TOKYO • Japan has tapped its famously ageing population to help run the Tokyo Olympics, with pensioner volunteers - some into their 90s - shrugging off fears about the coronavirus to do their bit.
Takashi Kato's eyes fill with tears as he recalls how, when he was just a small boy, his mother cried when they watched the opening ceremony together the last time the Japanese capital staged the Summer Games in 1964.
His parents had lived through World War II and Japan hosting the Olympics two decades later signified something for his mother that went beyond sport.
"Oh, I'm sorry, I cannot help tearing up when I talk about this," he said, struggling to regain his composure.
"It was my first time seeing my mother cry."
That memory never left Kato and sowed the seed for him to become a volunteer at Tokyo 2020.
Now 62, the retired maths teacher is almost a spring chicken compared with some of the other volunteers.
Of the 71,000 volunteers at the Olympics and Paralympics, nearly 15,000 are aged 60 or over, according to organisers. There are 139 in their 80s and three in their 90s.
The presence of so many older volunteers is striking because the army of unpaid workers that is a feature of any Olympics usually has a younger age profile.
It is not just the volunteers. At the numerous venues dotting Tokyo and beyond, the paid workforce - including in areas such as security, catering and transport - also includes many senior citizens.
It is a reflection of Japan's demographics - the country has the world's oldest population, with around 28 per cent aged 65 or over, according to official figures.
Kato did at one point wonder if working at the Olympics would put him at risk of contracting Covid-19, "but I concluded that I should follow through with the desire that I initially had", he said.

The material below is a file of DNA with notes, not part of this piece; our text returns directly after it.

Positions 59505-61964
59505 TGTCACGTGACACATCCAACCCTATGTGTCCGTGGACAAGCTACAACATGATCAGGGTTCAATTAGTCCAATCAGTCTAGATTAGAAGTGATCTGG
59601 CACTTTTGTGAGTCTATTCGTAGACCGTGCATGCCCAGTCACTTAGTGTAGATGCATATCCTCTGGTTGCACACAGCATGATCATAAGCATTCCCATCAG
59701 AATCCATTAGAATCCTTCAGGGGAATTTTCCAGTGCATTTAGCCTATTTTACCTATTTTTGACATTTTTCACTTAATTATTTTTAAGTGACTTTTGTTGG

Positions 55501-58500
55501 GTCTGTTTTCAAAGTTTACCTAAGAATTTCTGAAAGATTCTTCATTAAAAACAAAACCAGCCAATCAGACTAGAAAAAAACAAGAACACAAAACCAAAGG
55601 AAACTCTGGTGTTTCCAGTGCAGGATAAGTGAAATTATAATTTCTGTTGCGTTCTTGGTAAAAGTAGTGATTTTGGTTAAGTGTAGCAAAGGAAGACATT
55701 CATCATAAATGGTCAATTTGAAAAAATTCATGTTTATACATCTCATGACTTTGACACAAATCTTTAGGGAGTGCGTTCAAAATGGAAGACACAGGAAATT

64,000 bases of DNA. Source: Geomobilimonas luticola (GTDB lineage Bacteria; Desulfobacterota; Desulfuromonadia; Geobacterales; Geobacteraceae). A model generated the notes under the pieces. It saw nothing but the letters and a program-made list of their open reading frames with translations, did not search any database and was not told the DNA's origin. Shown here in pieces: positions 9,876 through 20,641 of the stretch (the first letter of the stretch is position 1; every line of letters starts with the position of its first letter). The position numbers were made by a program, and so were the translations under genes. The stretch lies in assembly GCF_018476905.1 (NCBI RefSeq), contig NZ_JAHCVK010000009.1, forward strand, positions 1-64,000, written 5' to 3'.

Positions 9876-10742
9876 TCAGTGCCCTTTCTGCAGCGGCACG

"I was determined to work as a volunteer. If possible, I would love to be a volunteer for the next Paris Olympics.
"But I might just be a burden on others since I speak neither English nor French. I will just cheer from home."
Like Kato, Toshio Hongoh also works at the Olympic media centre, where thousands of members of the world's press have gathered.
He is a very sprightly 73-year-old - and proves it by doing abdominal exercises on a bench that many people 50 years younger would not be able to pull off.
It harks back to when Hongoh was a gymnast in his youth. He never made it as far as representing Japan, but he was in the same school gymnastics club as 1972 Munich Olympic gold medallist Teruichi Okamura.
Hongoh has kept fit ever since, including doing triathlons until he was 60 and he still does weight training every day.
Not one to sit at home and put his feet up in retirement from his days working in human resources and corporate communications, he sees volunteering at the Tokyo Olympics as "the last service activity in my life".
"I can feel that I am still a member of society and I can still contribute something to society," Hongoh said in English, describing his motivations.
"I have been receiving so much from others. I am trying to return what I received from others to these people, to the (Olympic) committee, to the country of Japan."